1991 Hall of Honor
“Trinkie” Heller was the major force in pioneering women’s intercollegiate basketball at Beloit College. An aggressive pointmaker and rebounder, she led the Buccaneers to 45 victories in 66 games, two WIC-WAC divisional titles and four conference tournaments. Heller became the first Beloit woman – and the eighth player – to score 1,000 points; her total of 1,153 is fifth on the all-time list. In addition to being both team MVP and co-captain all four years, she was an all conference and all-tournament choice as a junior and senior, the first two times this recognition was ever accorded. After leaving Beloit and spending seven years as a department store manager, she enrolled in Washington University’s law school, from which she expects to receive her degree in May. Heller now is an avid cyclist who started racing in 1987. Her accomplishments on wheels rival those on the hardcourt: a member of the Spirits of St. Louis team, two-time recipient of a best all-around rider award and a 1988 Olympic trials participant, she is a 12-time Missouri events champion and four-time national master’s titlist, including a record-setting master’s pursuit performance in San Diego last year.
Another of the Taylorville (Illinois) athletes who was reunited with his prep coach, Dolph Stanley, at Beloit, “Big Red” Janssen enjoyed an outstanding collegiate career as a 10-letter winner in three sports. Although he earned all-Midwest Conference honors as a football tackle and excelled in the shot put in track, it was on the basketball court that Janssen played a major role in Beloit’s great success. Stanley called him “an under-rated player who was not only big (6-foot-3 and 210 plus pounds) and tough under the basket, but also had basketball savvy.” During four varsity seasons, Janssen scored 446 points as Beloit registered 100 victories, while losing only 15 times; captured four conference championships, including a 30-game winning streak through his senior year; and made three appearances in the 32-team NAIB tournament in Kansas City, taking third place once and reaching the quarterfinal round on the other two occasions. Janssen was sales and marketing manager at Gardner Machine Company before his death at age 52 in 1979 after a lengthy battle with Hodgkin’s disease and leukemia. Beloit College honors his memory and achievements by annually presenting the “Red” Janssen Most Courageous Athlete Award to its outstanding junior male and female athletes.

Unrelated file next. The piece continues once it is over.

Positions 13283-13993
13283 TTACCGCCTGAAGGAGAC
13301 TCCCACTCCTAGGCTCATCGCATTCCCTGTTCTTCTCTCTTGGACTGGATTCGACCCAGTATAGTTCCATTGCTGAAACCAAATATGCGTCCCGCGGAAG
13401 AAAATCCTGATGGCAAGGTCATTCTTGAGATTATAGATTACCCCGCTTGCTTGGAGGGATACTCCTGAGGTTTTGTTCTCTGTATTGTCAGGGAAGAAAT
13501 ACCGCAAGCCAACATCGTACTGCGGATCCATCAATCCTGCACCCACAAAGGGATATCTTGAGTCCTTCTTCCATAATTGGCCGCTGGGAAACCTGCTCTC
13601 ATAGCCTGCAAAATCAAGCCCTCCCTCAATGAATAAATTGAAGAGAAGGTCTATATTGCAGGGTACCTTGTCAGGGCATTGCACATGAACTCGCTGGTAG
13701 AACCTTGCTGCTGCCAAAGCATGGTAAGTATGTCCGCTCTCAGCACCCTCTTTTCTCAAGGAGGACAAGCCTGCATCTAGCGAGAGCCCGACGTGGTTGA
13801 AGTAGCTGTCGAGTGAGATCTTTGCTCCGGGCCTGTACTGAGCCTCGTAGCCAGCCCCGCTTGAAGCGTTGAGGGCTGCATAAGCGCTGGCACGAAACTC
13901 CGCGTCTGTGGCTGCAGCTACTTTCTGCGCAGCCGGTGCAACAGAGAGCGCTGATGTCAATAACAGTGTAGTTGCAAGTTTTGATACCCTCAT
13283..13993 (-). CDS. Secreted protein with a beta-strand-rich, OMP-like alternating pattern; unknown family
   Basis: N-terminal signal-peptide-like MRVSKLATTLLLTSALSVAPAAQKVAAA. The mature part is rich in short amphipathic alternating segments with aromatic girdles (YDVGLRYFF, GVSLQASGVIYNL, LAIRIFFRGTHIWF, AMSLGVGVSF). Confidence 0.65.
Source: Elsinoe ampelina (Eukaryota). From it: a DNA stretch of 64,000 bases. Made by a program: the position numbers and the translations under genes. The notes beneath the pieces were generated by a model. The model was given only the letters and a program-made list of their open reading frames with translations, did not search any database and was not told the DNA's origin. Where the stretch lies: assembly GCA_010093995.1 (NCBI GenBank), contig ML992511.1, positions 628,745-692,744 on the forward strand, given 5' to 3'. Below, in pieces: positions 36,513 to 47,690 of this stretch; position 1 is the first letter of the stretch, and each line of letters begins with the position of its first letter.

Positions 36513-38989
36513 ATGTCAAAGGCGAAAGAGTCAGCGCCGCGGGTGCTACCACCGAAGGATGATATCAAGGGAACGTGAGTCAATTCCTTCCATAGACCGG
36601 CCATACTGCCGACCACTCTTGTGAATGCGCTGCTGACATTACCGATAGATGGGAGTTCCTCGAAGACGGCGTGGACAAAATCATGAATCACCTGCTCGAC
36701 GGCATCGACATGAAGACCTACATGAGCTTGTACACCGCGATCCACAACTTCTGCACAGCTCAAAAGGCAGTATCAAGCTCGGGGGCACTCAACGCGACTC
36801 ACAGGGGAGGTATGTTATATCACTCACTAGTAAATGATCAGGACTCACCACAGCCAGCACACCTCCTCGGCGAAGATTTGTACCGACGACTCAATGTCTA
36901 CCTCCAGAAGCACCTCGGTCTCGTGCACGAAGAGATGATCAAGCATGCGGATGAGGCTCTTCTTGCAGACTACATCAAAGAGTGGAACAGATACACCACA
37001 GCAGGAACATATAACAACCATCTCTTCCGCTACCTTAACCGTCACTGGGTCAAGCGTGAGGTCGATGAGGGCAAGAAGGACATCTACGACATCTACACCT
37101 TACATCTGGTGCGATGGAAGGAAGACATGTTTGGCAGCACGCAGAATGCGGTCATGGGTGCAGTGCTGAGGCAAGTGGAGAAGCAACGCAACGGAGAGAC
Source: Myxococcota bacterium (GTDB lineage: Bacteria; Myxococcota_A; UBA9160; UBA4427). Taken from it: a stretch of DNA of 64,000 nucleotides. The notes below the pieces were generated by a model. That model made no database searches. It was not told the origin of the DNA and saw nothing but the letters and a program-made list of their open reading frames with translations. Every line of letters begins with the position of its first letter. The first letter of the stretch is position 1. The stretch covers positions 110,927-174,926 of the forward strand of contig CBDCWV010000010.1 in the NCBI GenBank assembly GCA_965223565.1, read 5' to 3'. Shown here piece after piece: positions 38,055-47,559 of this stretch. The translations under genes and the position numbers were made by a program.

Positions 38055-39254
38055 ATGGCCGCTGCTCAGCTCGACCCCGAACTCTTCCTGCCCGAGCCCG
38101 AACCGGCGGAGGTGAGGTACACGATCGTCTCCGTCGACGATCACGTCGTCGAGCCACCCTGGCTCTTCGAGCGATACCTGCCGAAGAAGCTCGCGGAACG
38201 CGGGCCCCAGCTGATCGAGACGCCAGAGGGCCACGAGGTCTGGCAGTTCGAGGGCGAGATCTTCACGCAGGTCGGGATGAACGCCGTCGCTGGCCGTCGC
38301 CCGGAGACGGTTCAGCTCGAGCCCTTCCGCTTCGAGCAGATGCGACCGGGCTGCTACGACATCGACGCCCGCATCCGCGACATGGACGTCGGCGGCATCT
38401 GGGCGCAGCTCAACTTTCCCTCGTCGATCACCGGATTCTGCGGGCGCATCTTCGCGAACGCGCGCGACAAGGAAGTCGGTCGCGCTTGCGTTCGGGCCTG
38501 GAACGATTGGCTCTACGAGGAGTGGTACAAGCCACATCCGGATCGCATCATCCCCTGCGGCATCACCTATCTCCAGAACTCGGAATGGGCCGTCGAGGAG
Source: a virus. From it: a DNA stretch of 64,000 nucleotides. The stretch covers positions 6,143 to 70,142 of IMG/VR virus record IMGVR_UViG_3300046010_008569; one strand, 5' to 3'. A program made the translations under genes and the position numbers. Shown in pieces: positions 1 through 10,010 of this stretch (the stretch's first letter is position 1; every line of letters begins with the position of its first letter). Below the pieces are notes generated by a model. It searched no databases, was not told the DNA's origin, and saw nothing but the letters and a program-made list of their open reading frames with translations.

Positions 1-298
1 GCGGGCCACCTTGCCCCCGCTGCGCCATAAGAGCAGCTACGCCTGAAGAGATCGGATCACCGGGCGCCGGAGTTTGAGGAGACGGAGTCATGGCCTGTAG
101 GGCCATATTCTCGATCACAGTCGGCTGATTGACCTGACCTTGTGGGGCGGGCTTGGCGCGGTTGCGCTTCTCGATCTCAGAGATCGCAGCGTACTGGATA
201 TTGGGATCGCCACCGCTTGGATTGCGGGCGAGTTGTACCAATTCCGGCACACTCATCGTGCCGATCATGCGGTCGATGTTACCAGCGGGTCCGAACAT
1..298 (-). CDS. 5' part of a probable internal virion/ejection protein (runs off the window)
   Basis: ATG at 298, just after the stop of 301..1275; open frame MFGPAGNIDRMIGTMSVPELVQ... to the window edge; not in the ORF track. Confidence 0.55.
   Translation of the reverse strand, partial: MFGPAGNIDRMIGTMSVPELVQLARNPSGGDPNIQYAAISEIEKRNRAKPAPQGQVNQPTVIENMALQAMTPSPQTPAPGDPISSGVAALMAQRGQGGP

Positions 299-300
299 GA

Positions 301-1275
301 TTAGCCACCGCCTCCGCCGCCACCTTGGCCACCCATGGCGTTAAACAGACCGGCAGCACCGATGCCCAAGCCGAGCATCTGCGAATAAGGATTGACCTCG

Mark Smith was an unselfish basketball forward who was at his best in the big game. A four-year starter who helped the Buccaneers win 78 games while losing only 19, Beloit’s “Mr. Everything” earned NCAA Division III all-American honors and became its second all-time leading scorer with 1,381 points. He was a team player who at 6-foot-5 led the Bucs in both scoring and boarding his last two years; he never shot less than 50 percent from the field in any season, and he finished with 709 rebounds. During his career, Beloit captured two Midwest Conference championships and participated in three national regional tournaments. As a senior, Smith padded the Bucs to a 24-2 mark for an all-time school record .923 percentage and to a ranking as the nation’s top Division III club for five consecutive weeks. His outstanding efforts also won him all-Midwest District recognition from the National Association of Basketball Coaches, all-conference selection and team MVP honors. A assistant to his former coach, Bill Knapton, while completing an M.A.T. degree at Beloit, Smith now teaches mathematics and serves as head basketball coach at Ridgewood High School in Norridge, Illinois.